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ADO.NET Data Containers


In ADO.NET, the data adapter object acts as a two-way bridge between a data source and the DataSet object.

The DataSet is a disconnected container of data, and the adapter takes care of filling it and submitting its data back to a particular data source.

From an abstract point of view, a data adapter is similar to a command and represents another way of executing a command against the data source.

The big difference between commands and data adapters is just in the way each one returns the retrieved data. A query command returns a read-only, forward-only cursor—the data reader. The data adapter performs its data access, grabs all the data, and packs it into an in-memory  container—the DataSet or DataTable.


The dataset is a disconnected, in-memory representation of data. It can be considered as a local copy of the relevant portions of the database. The DataSet is persisted in memory and the data in it can be manipulated and updated independent of the database. When the use of this DataSet is finished, changes can be made back to the central database for updating. The data in DataSet can be loaded from any valid data source like Microsoft SQL server database, an Oracle database or from a Microsoft Access database.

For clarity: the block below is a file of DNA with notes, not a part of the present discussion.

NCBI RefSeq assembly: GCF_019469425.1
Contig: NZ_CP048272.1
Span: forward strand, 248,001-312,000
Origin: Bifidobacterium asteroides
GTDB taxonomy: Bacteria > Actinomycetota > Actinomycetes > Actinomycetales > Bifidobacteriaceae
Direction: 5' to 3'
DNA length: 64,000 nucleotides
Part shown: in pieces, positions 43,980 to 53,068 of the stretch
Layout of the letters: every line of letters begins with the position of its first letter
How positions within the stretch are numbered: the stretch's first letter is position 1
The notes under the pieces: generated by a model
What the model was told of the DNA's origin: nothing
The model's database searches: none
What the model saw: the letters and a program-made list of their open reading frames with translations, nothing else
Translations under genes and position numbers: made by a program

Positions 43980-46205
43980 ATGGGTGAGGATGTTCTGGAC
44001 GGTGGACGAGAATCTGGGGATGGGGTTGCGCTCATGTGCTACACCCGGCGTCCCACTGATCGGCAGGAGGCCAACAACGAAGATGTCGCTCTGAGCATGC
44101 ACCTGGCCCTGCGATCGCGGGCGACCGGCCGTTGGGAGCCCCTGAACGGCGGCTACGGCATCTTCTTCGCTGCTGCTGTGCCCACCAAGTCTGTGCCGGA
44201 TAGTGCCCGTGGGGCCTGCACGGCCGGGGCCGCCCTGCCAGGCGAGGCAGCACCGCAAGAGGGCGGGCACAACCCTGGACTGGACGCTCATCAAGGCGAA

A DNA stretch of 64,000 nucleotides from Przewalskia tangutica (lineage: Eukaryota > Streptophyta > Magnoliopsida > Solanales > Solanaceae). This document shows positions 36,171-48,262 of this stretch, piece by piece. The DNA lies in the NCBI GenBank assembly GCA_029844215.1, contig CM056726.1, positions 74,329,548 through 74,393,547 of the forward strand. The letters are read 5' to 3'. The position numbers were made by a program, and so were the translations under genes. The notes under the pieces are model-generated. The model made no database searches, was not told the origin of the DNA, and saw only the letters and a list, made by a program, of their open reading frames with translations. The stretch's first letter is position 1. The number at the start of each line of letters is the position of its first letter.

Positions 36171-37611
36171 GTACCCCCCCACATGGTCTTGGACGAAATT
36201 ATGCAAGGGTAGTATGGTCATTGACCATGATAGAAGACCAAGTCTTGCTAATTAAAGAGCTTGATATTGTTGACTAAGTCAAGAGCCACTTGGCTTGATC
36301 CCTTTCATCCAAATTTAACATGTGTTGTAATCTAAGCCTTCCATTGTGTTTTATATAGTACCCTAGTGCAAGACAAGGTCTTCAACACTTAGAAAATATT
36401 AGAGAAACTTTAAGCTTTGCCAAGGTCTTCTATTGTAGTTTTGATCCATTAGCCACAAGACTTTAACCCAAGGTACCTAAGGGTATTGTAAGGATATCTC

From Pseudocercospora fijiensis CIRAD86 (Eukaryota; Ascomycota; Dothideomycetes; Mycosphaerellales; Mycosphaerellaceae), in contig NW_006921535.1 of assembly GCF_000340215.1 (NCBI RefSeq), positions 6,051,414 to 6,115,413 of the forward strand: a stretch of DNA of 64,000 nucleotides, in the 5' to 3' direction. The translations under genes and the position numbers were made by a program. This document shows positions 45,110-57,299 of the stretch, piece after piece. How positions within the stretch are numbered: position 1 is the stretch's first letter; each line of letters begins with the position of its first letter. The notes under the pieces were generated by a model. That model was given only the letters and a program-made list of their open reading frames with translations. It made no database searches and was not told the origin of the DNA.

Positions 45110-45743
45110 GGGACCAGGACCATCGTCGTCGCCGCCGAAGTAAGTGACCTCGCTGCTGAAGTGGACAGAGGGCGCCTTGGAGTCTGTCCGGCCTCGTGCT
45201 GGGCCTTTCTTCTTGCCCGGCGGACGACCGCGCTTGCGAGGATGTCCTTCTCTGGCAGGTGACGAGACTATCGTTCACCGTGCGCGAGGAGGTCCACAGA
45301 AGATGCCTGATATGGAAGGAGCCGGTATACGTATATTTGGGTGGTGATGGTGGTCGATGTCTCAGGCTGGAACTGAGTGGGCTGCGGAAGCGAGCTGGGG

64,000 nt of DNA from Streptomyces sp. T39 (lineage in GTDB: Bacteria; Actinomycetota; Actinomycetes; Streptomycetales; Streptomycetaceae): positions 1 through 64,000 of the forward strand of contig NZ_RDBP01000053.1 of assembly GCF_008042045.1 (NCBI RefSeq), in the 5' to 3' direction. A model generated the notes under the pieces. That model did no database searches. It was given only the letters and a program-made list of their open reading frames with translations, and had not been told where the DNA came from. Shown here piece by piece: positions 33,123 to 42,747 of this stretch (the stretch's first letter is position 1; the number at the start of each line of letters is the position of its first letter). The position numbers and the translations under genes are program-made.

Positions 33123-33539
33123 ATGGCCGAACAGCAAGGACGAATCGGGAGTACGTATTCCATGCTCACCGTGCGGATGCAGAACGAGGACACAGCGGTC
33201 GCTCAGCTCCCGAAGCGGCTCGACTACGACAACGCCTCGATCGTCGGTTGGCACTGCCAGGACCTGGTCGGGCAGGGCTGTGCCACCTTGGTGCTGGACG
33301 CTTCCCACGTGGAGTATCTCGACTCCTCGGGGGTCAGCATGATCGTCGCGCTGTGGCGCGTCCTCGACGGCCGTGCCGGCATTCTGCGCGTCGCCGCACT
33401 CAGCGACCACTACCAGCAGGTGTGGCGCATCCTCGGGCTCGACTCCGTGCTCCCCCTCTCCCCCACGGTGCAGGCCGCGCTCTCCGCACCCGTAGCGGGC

Inside a DataSet, much like in a database, there are tables, columns, relationships, constraints, views, and so forth.

The ADO.NET DataSet is the core component of the disconnected architecture of ADO.NET. The DataSet is explicitly designed for data access independent of any data source. As a result it can be used with multiple and differing data sources, used with XML data, or used to manage data local to the application. The DataSet contains a collection of one or more DataTable objects made up of rows and columns of data, as well as primary key, foreign key, constraint, and relation information about the data in the DataTable objects.

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Jayanthan JVP
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